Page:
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Title: The challenge to detect and attribute effects of climate change on human and natural systems

Abstract

Anthropogenic climate change has triggered impacts on natural and human systems world-wide, yet the formal scientific method of detection and attribution has been only insufficiently described. Detection and attribution of impacts of climate change is a fundamentally cross-disciplinary issue, involving concepts, terms, and standards spanning the varied requirements of the various disciplines. Key problems for current assessments include the limited availability of long-term observations, the limited knowledge on processes and mechanisms involved in changing environmental systems, and the widely different concepts applied in the scientific literature. In order to facilitate current and future assessments, this paper describes the current conceptual framework of the field and outlines a number of conceptual challenges. Based on this, it proposes workable cross-disciplinary definitions, concepts, and standards. The paper is specifically intended to serve as a baseline for continued development of a consistent cross-disciplinary framework that will facilitate integrated assessment of the detection and attribution of climate change impacts.

Authors:
 [1];  [2];  [3];  [4];  [5];  [6];  [7];  [8];  [9];  [10];  [11]
  1. Lawrence Berkeley National Lab. (LBNL), Berkeley, CA (United States)
  2. Univ. of California, Berkeley, CA (United States); National Bureau of Economic Research, Cambridge, MA (United States)
  3. Univ. of Oregon, Eugene, OR (United States)
  4. Potsdam Institute for Climate Impact Research (Germany)
  5. Univ. of Zurich (Switzerland)
  6. Aix-Marseille University/CNRS/IRD/UAPV, Aix-en-Provence cedex (France)
  7. Stanford Univ., CA (United States)
  8. Univ. of Gothenburg (Sweden)
  9. Woods Hole Oceanographic Institution, Woods Hole, MA (United States)
  10. The Manila Observatory, Quezon City (Philippines)
  11. Wesleyan Univ., Middletown, CT (United States)
Publication Date:
Research Org.:
Lawrence Berkeley National Lab. (LBNL), Berkeley, CA (United States)
Sponsoring Org.:
USDOE Office of Science (SC), Biological and Environmental Research (BER) (SC-23)
OSTI Identifier:
1530204
Grant/Contract Number:  
AC02-05CH11231
Resource Type:
Accepted Manuscript
Journal Name:
Climatic Change
Additional Journal Information:
Journal Volume: 121; Journal Issue: 2; Journal ID: ISSN 0165-0009
Publisher:
Springer
Country of Publication:
United States
Language:
English
Subject:
54 ENVIRONMENTAL SCIENCES; Climate Change; Human System; Anthropogenic Climate Change; External Driver; Confidence Assessment

Citation Formats

Stone, Dáithí, Auffhammer, Maximilian, Carey, Mark, Hansen, Gerrit, Huggel, Christian, Cramer, Wolfgang, Lobell, David, Molau, Ulf, Solow, Andrew, Tibig, Lourdes, and Yohe, Gary. The challenge to detect and attribute effects of climate change on human and natural systems. United States: N. p., 2013. Web. doi:10.1007/s10584-013-0873-6.
Stone, Dáithí, Auffhammer, Maximilian, Carey, Mark, Hansen, Gerrit, Huggel, Christian, Cramer, Wolfgang, Lobell, David, Molau, Ulf, Solow, Andrew, Tibig, Lourdes, & Yohe, Gary. The challenge to detect and attribute effects of climate change on human and natural systems. United States. doi:10.1007/s10584-013-0873-6.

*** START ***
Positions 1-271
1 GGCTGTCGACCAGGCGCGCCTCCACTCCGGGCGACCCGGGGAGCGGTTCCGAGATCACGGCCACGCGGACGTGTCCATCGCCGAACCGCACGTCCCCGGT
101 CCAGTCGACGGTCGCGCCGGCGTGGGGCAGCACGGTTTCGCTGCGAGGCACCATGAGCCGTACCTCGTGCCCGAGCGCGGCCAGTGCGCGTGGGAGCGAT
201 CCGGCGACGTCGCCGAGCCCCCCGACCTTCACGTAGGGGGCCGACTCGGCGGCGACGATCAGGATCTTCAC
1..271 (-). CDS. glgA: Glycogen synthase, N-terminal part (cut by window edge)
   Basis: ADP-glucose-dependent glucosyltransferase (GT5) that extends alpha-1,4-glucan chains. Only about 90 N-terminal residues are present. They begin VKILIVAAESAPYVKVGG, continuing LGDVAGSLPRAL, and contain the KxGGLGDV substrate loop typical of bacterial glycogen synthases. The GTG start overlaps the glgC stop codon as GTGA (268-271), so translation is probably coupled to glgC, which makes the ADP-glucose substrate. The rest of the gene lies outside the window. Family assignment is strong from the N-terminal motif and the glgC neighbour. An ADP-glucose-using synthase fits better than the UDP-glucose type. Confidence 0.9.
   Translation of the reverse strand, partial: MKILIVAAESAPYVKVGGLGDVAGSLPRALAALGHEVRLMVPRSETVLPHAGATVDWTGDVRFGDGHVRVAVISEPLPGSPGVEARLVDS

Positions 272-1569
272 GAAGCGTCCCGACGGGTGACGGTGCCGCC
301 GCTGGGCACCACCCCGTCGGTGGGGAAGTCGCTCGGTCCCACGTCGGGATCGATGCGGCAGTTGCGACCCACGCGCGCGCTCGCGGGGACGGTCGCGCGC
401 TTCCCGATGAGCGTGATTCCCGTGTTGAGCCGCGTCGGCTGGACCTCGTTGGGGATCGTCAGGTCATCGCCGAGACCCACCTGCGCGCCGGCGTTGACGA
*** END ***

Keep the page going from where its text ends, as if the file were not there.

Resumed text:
Stone, Dáithí, Auffhammer, Maximilian, Carey, Mark, Hansen, Gerrit, Huggel, Christian, Cramer, Wolfgang, Lobell, David, Molau, Ulf, Solow, Andrew, Tibig, Lourdes, and Yohe, Gary. Fri . "The challenge to detect and attribute effects of climate change on human and natural systems". United States. doi:10.1007/s10584-013-0873-6. https://www.osti.gov/servlets/purl/1530204.
@article{osti_1530204,
title = {The challenge to detect and attribute effects of climate change on human and natural systems},
author = {Stone, Dáithí and Auffhammer, Maximilian and Carey, Mark and Hansen, Gerrit and Huggel, Christian and Cramer, Wolfgang and Lobell, David and Molau, Ulf and Solow, Andrew and Tibig, Lourdes and Yohe, Gary},
abstractNote = {Anthropogenic climate change has triggered impacts on natural and human systems world-wide, yet the formal scientific method of detection and attribution has been only insufficiently described. Detection and attribution of impacts of climate change is a fundamentally cross-disciplinary issue, involving concepts, terms, and standards spanning the varied requirements of the various disciplines. Key problems for current assessments include the limited availability of long-term observations, the limited knowledge on processes and mechanisms involved in changing environmental systems, and the widely different concepts applied in the scientific literature. In order to facilitate current and future assessments, this paper describes the current conceptual framework of the field and outlines a number of conceptual challenges. Based on this, it proposes workable cross-disciplinary definitions, concepts, and standards. The paper is specifically intended to serve as a baseline for continued development of a consistent cross-disciplinary framework that will facilitate integrated assessment of the detection and attribution of climate change impacts.},
doi = {10.1007/s10584-013-0873-6},
journal = {Climatic Change},
number = 2,
volume = 121,
place = {United States},
year = {2013},
month = {8}
}

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